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US remains committed to find a Cyprus settlement
2003-04-23 15:34:45

by Demetris Apokis-- Washington, Apr 23 (CNA) -- Despite the setback in efforts to reach an agreement for a Cyprus settlement in The Hague, last month, the United States remains committed to finding a just and lasting settlement for Cyprus, US President George Bush has said.

In his bimonthly report to the Congress "on progress toward a negotiated solution of the Cyprus question" covering the period February 1, 2003, through March 31, 2003, Bush said that ''as in the past, US officials, including Secretary of State Colin Powell, Under Secretary of State Marc Grossman, Special Cyprus Coordinator Thomas G. Weston, and Ambassador to Cyprus Michael Klosson, joined me in providing intensive diplomatic support to the efforts of United Nations Secretary General Kofi Annan to foster a settlement to the longstanding division of the island.''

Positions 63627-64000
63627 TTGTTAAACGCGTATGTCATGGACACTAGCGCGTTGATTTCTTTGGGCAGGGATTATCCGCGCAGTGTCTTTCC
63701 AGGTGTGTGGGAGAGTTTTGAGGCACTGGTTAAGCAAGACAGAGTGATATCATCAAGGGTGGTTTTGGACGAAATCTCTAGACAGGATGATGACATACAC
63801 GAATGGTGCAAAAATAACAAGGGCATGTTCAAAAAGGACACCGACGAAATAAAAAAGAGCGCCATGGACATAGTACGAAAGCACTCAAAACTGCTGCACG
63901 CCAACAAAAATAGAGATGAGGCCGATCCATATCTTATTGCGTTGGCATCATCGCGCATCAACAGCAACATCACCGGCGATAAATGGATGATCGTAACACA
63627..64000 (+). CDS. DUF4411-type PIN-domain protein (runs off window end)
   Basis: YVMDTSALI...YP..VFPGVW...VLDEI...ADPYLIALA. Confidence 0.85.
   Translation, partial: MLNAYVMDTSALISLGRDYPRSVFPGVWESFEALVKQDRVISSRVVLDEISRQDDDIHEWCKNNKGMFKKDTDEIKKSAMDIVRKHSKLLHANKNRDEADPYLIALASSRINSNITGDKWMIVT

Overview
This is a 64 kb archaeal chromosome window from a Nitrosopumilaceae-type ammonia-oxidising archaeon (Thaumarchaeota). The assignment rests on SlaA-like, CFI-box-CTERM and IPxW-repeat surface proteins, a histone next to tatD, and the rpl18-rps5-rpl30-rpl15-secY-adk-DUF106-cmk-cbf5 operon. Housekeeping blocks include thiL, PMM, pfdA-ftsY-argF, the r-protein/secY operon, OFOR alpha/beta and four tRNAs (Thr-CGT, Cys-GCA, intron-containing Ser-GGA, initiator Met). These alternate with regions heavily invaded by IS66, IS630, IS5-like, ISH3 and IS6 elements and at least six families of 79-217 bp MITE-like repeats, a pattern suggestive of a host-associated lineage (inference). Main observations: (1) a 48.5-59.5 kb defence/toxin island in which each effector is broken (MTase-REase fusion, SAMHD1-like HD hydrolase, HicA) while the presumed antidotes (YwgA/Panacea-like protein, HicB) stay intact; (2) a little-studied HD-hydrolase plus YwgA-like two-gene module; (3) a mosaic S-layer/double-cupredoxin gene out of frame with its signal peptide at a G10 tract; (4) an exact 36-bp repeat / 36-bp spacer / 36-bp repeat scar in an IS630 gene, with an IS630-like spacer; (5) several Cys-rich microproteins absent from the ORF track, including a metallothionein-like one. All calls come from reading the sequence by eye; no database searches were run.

''We hoped that the Secretary General's meetings with the two Cypriot leaders in The Hague on March 10-11, 2003, would lead to a breakthrough on the basis of the Secretary General's fair and balanced settlement plan,'' the US President noted.

Unfortunately, he added, that meeting did not result in an agreement. ''Despite this setback, the United States remains committed to finding a just and lasting settlement for Cyprus,'' the US President added.|

The UN Secretary-General in his latest report to the Security Council and the resolution adopted by the 15-member body blamed Turkish Cypriot leader Rauf Denktash for the failure of The Hague talks.

Cyprus has been divided since 1974, when Turkish troops invaded and occupied 37 per cent of its territory.


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